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DTL (show DTL Proteins) promotes genomic stability through two distinct mechanisms. First, it is an essential component of the CUL4-DDB1 complex that controls CDT1 levels, thereby preventing rereplication. Second, it is required for the early G2/M checkpoint.
USP37 (show USP37 Proteins) interacts with Cdt1 and is able to de-ubiquitinate Cdt1 in vivo and, USP37 (show USP37 Proteins) is able to regulate the loading of MCM complexes onto the chromatin.
mismatch repair (MMR (show MRC1 Proteins)) proteins are also involved in the degradation of Cdt1 after ultraviolet irradiation in the G1 phase
Cdt1-binding protein GRWD1 promotes chromatin fluidity by influencing nucleosome structures, e.g., by transient eviction of H2A-H2B, and thereby promotes efficient MCM loading at replication origins.
ATM (show ATM Proteins) silencing induced partial reduction in levels of Skp2, a component of SCF (show KITLG Proteins)(Skp2) ubiquitin ligase that controls Cdt1 degradation.
FBXO31 (show FBXO5 Proteins) interacts with Cdt1 and regulates the degradation of Cdt1 in G2 phase.
Protein levels of Geminin (show GMNN Proteins) and Cdt1 are tightly regulated through the cell cycle, and the Cdt1-Geminin (show GMNN Proteins) complex likely acts as a molecular switch that can enable or disable the firing of each origin of replication.
These results demonstrate an important role for Cdt1 in human papillomavirus E7-induced rereplication and shed light on mechanisms by which human papillomavirus induces genomic instability.
ATR (show ANTXR1 Proteins), activated after DNA damage, phosphorylates Cdt2 (show DTL Proteins) and promotes the rapid degradation of Cdt1 after UV irradiation in the G1 phase of the cell cycle.
A lethal phenotype was seen in four individuals with compound heterozygous CDT1 mutations
results support the conclusion that Cdt1 binding to Hec1 (show NDC80 Proteins) is essential for an extended Ndc80 (show NDC80 Proteins) configuration and stable kinetochore-microtubule attachment
conserved arginine residues play critical roles in interaction with Geminin (show GMNN Proteins) and Mcm that are crucial for proper conformation of the complexes and its licensing activity.
Study shows that ablation of Geminin (show GMNN Proteins) induces massive rereplication as a result of unrestrained Cdt1 activity in embryonic stem cells, whereas it has no such effect in embryonic fibroblasts in which alternative regulation of Cdt1 activity is intact.
This study reveals a conserved new regulatory Cdt1 domain crucial for proper DNA licensing activity.
Structure and mutagenesis studies of the C-terminal region of licensing factor Cdt1 enable the identification of key residues for binding to replicative helicase Mcm proteins.
Determined the structures of mCdt1CS (mCdt1C_small; residues 452 to 557) and mCdt1CL (mCdt1C_large; residues 420 to 557) using X-ray crystallography and NMR. This study reveals that Cdt1 is formed with a tandem repeat of the winged helix domain.
Cdt1 function is negatively regulated by the Cdk (show CDK4 Proteins) phosphorylation independent of geminin (show GMNN Proteins) binding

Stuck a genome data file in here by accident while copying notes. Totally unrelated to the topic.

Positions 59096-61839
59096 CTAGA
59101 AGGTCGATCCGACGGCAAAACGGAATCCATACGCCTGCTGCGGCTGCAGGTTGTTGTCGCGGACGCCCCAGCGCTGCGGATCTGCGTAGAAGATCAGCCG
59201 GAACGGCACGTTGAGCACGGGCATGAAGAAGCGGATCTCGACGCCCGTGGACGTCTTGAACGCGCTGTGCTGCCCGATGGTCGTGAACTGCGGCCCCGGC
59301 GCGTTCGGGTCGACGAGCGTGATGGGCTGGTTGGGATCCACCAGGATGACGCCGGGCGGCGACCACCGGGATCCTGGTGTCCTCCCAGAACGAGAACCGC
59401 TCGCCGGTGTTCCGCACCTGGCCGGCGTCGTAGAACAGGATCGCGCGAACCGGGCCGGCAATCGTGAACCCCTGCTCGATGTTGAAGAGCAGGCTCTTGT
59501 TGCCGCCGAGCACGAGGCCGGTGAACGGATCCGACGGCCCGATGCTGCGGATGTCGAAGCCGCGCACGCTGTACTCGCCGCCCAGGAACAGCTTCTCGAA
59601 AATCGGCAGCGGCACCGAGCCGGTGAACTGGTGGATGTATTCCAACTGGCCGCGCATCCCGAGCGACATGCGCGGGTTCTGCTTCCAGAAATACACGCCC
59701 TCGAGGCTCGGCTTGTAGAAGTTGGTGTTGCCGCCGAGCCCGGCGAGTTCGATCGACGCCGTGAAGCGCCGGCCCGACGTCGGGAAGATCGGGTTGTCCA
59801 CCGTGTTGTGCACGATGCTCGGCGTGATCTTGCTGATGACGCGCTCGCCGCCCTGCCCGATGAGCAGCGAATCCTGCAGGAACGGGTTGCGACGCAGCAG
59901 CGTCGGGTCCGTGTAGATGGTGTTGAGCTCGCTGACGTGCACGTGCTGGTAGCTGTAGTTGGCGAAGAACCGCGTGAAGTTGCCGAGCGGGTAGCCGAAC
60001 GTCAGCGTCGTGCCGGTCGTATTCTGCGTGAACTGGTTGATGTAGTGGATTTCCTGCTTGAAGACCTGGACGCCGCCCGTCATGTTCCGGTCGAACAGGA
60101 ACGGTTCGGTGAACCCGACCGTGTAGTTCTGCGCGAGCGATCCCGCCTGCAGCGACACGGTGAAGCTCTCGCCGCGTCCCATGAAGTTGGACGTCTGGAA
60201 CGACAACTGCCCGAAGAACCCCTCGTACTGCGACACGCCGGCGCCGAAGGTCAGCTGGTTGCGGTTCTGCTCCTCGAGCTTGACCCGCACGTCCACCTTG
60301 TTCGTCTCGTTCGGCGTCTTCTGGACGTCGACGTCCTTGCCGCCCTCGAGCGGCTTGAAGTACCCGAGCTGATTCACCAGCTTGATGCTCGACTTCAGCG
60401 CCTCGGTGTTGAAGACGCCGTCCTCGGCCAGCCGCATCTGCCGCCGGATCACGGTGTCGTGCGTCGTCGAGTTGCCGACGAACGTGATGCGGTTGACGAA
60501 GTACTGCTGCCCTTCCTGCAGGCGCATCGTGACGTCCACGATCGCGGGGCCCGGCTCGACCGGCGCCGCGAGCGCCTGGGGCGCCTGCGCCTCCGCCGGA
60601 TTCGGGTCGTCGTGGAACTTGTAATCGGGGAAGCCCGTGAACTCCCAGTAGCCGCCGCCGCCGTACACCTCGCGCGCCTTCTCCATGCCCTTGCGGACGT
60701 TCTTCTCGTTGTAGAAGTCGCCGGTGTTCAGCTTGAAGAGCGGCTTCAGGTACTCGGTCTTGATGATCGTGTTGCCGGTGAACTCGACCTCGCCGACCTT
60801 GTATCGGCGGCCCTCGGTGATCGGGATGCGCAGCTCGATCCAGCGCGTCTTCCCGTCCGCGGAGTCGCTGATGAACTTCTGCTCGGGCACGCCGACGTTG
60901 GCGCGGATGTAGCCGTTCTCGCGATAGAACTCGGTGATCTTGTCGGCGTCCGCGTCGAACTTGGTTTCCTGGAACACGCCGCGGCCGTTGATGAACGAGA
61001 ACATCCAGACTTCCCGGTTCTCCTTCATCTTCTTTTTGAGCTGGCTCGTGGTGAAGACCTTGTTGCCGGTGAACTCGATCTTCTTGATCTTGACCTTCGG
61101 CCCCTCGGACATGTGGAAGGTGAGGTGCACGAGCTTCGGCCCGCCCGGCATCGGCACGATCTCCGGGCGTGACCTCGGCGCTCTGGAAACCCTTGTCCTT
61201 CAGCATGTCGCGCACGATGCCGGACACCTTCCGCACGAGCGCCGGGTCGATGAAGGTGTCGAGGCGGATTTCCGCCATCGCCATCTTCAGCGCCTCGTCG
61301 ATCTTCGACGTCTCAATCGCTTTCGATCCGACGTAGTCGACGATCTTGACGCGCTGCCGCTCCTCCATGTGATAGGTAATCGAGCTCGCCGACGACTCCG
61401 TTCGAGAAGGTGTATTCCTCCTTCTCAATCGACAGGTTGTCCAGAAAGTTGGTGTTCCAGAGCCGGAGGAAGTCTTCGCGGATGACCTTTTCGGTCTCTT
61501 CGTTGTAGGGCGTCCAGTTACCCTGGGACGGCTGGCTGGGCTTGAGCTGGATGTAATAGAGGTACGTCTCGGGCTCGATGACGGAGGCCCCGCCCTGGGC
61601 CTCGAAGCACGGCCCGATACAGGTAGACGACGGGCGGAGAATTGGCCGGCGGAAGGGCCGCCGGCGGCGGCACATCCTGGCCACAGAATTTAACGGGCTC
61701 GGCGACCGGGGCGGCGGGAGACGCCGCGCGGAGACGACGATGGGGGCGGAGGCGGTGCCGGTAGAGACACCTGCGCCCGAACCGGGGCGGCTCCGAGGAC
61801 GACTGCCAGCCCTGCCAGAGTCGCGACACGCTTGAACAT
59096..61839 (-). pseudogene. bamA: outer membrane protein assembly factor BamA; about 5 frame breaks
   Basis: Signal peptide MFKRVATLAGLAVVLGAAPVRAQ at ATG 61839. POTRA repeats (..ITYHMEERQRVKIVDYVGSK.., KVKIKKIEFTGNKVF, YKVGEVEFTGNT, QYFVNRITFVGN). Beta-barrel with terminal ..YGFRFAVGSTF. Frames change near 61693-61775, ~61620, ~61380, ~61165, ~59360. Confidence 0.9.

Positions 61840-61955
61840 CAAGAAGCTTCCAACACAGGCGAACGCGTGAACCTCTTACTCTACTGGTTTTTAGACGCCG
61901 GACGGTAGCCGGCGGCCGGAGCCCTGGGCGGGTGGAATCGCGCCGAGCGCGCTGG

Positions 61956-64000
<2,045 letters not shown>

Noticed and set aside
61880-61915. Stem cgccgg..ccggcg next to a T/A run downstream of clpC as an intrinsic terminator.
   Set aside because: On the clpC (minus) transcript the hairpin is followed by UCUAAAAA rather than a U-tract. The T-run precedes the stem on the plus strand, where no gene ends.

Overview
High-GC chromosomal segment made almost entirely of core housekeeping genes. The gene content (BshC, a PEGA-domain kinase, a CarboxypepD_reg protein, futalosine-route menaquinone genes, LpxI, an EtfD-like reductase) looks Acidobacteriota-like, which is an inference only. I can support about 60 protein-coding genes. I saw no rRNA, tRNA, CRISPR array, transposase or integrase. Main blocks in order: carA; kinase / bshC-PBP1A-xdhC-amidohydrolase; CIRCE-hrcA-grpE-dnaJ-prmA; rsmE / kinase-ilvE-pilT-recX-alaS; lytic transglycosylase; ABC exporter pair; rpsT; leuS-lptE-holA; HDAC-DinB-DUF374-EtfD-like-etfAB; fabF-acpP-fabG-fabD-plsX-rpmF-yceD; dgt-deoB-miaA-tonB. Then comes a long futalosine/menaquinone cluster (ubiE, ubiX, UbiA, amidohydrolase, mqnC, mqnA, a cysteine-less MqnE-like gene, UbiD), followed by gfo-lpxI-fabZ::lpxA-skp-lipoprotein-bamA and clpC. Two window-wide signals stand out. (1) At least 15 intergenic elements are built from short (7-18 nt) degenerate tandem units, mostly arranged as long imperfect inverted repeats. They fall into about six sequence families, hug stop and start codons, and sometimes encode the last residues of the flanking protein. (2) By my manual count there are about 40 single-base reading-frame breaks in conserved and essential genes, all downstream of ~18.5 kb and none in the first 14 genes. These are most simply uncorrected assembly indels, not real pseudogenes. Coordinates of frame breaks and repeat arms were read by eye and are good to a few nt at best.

crystal structure of the mouse geminin (show GMNN Proteins)-Cdt1 complex using tGeminin (residues 79-157, truncated geminin (show GMNN Proteins)) and tCdt1 (residues 172-368, truncated Cdt1)
In situ hybridization and immunohistochemistry localize Cdt1 as well as geminin (show GMNN Proteins) to the proliferative compartment of the developing mouse gut (show GUSB Proteins) epithelium
Cdt1 expression characterizes progenitor cells in G1 phase
These results suggested that, at least in vitro, oleic acid-containing cell membranes of the lipid bilayer inhibit Cdt1-geminin (show GMNN Proteins) complex formation by binding to Cdt1 and thereby liberating Cdt1 from inhibition by geminin (show GMNN Proteins).
The results showed that the Cdt1 region spanning amino acids (a. a.) 255-620 is required for efficient inhibition of DNA replication, and that, within this region, a. a. 255-289 have a critical role in inhibition.
These findings suggested that excess Cdt1 suppressed the progression of replication forks.
Dynamic interactions of high Cdt1 and geminin (show GMNN Proteins) levels regulate S phase in early Xenopus embryos.
p97 (show vcp Proteins) is an essential regulator of DNA damage-dependent CDT1 destruction
CDC-48/p97 (show vcp Proteins) coordinates CDT-1 degradation with GINS chromatin dissociation to ensure faithful DNA replication
Loading of geminin (show GMNN Proteins) onto chromatin requires Cdt1, suggesting that geminin (show GMNN Proteins) is targeted at replication origins.
results allow us to build a comprehensive model of how re-replication of DNA is prevented in Xenopus, with Cdt1 regulation being the key feature
Removal of Cdt1 from chromatin and its nuclear exclusion in G2 is critical in regulating licensing and limiting DNA replication in S phase to only one round.
Cdt1 and DDB1 interact in extracts, and DDB1 chromatin loading is dependent on the binding of Cdt1 to PCNA, which indicates that PCNA docking activates the pre-formed Cdt1-Cul4(DDB1) ligase complex.
The protein encoded by this gene is involved in the formation of the pre-replication complex that is necessary for DNA replication. The encoded protein can bind geminin, which prevents replication and may function to prevent this protein from initiating replication at inappropriate origins. Phosphorylation of this protein by cyclin A-dependent kinases results in degradation of the protein.
chromatin licensing and DNA replication factor 1
, DNA replication factor Cdt1-like
, DNA replication factor Cdt1
, Double parked, Drosophila, homolog of
, double parked homolog
, retroviral insertion site 2 protein
, retroviral integration site 1
, retroviral integration site 2
, DNA replication factor